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Decomposition methods in forecasting

Decomposition methods in forecasting

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procedure, and forms the starting point for most other methods of time series

decomposition. There are two forms of classical decomposition: an additive

decomposition and a multiplicative decomposition. These are described below for a

time series with seasonal period m (e.g., m = 4 for quarterly data, m = 12 for

monthly data, m = 7 for daily data with a weekly pattern).

year to year. For multiplicative seasonality, the m values that form the seasonal

component are sometimes called the “seasonal indices”.

Additive decomposition

Step 1

If m is an even number, compute the trend-cycle component T^t using a 2 × m-

MA. If m is an odd number, compute the trend-cycle component T^t using an m-

MA.

Step 2

Calculate the detrended series: yt ^ .

− T t

Step 3

To estimate the seasonal component for each season, simply average the

detrended values for that season. For example, with monthly data, the seasonal

component for March is the average of all the detrended March values in the data.

These seasonal component values are then adjusted to ensure that they add to

zero. The seasonal component is obtained by stringing together these monthly

values, and then replicating the sequence for each year of data. This gives S

^

t.

Step 4

The remainder component is calculated by subtracting the estimated seasonal

and trend-cycle components: R

^

t

^

^ − S

= yt − T t t.

Multiplicative decomposition

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03/06/2019 6.3 Classical decomposition | Forecasting: Principles and Practice

replaced by divisions.

Step 1

If m is an even number, compute the trend-cycle component T^t using a 2 × m-

MA. If m is an odd number, compute the trend-cycle component T^t using an m-

MA.

Step 2

Calculate the detrended series: yt /T^t .

Step 3

To estimate the seasonal component for each season, simply average the

detrended values for that season. For example, with monthly data, the seasonal

index for March is the average of all the detrended March values in the data.

These seasonal indexes are then adjusted to ensure that they add to m. The

seasonal component is obtained by stringing together these monthly indexes, and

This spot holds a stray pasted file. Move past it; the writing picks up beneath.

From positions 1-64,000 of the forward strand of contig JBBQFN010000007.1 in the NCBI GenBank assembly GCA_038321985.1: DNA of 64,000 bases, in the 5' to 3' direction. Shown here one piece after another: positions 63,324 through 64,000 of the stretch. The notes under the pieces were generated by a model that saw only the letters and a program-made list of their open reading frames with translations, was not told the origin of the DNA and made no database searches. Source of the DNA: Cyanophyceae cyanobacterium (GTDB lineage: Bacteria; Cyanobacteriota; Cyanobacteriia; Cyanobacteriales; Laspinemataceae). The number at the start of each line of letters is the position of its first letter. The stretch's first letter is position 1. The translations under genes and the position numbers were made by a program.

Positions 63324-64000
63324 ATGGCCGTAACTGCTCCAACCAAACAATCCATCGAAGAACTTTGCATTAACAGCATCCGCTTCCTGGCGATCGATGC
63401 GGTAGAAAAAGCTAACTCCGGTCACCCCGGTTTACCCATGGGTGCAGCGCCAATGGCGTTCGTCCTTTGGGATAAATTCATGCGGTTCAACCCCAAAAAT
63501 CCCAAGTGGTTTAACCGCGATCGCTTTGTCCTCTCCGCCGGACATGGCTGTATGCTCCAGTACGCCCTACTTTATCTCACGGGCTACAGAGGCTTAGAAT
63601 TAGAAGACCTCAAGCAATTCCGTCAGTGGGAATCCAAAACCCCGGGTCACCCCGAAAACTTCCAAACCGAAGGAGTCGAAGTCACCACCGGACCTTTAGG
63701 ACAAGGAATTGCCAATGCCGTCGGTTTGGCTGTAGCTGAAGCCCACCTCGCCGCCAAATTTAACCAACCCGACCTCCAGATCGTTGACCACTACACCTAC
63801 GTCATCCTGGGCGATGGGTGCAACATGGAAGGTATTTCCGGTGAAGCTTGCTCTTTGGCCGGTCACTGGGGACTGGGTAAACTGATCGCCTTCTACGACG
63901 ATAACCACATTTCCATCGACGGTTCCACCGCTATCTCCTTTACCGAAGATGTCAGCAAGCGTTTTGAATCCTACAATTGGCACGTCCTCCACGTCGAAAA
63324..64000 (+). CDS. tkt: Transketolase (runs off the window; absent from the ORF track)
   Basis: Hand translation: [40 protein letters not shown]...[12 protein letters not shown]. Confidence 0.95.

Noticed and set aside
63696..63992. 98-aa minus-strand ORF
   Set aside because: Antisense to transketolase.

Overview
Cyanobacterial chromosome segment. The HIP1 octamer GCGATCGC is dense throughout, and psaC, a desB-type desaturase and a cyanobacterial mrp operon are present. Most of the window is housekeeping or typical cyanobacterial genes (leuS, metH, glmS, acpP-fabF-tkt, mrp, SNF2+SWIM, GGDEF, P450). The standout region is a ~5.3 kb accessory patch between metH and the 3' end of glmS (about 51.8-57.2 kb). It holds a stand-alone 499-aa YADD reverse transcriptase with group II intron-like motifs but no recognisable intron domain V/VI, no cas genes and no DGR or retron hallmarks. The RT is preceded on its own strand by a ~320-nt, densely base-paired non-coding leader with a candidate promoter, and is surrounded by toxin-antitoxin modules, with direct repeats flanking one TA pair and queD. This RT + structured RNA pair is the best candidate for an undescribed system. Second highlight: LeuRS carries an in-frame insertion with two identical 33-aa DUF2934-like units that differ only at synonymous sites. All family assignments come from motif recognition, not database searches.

^

then replicating the sequence for each year of data. This gives S t.

Step 4

The remainder component is calculated by dividing out the estimated seasonal

^ ^

and trend-cycle components: R

^

t = yt /(T t S t ).

Compare this decomposition with that shown in Figure 6.1. The run of remainder

values below 1 in 2009 suggests that there is some “leakage” of the trend-cycle

component into the remainder component. The trend-cycle estimate has over-

smoothed the drop in the data, and the corresponding remainder values have been

affected by the poor trend-cycle estimate.

autoplot() + xlab("Year") +

ggtitle("Classical multiplicative decomposition

of electrical equipment index")

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03/06/2019 6.3 Classical decomposition | Forecasting: Principles and Practice

Figure 6.8: A classical multiplicative decomposition of the new orders index for electrical

equipment.

are now several much better methods. Some of the problems with classical

decomposition are summarised below.

The estimate of the trend-cycle is unavailable for the first few and last few

observations. For example, if m = 12, there is no trend-cycle estimate for the

first six or the last six observations. Consequently, there is also no estimate of

the remainder component for the same time periods.

The trend-cycle estimate tends to over-smooth rapid rises and falls in the data

(as seen in the above example).

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03/06/2019 6.3 Classical decomposition | Forecasting: Principles and Practice

from year to year. For many series, this is a reasonable assumption, but for some

longer series it is not. For example, electricity demand patterns have changed

over time as air conditioning has become more widespread. Specifically, in many

locations, the seasonal usage pattern from several decades ago had its maximum

demand in winter (due to heating), while the current seasonal pattern has its

maximum demand in summer (due to air conditioning). The classical

decomposition methods are unable to capture these seasonal changes over time.

Occasionally, the values of the time series in a small number of periods may be

particularly unusual. For example, the monthly air passenger traffic may be

affected by an industrial dispute, making the traffic during the dispute different

from usual. The classical method is not robust to these kinds of unusual values.

https://otexts.com/fpp2/classical-decomposition.html 4/4

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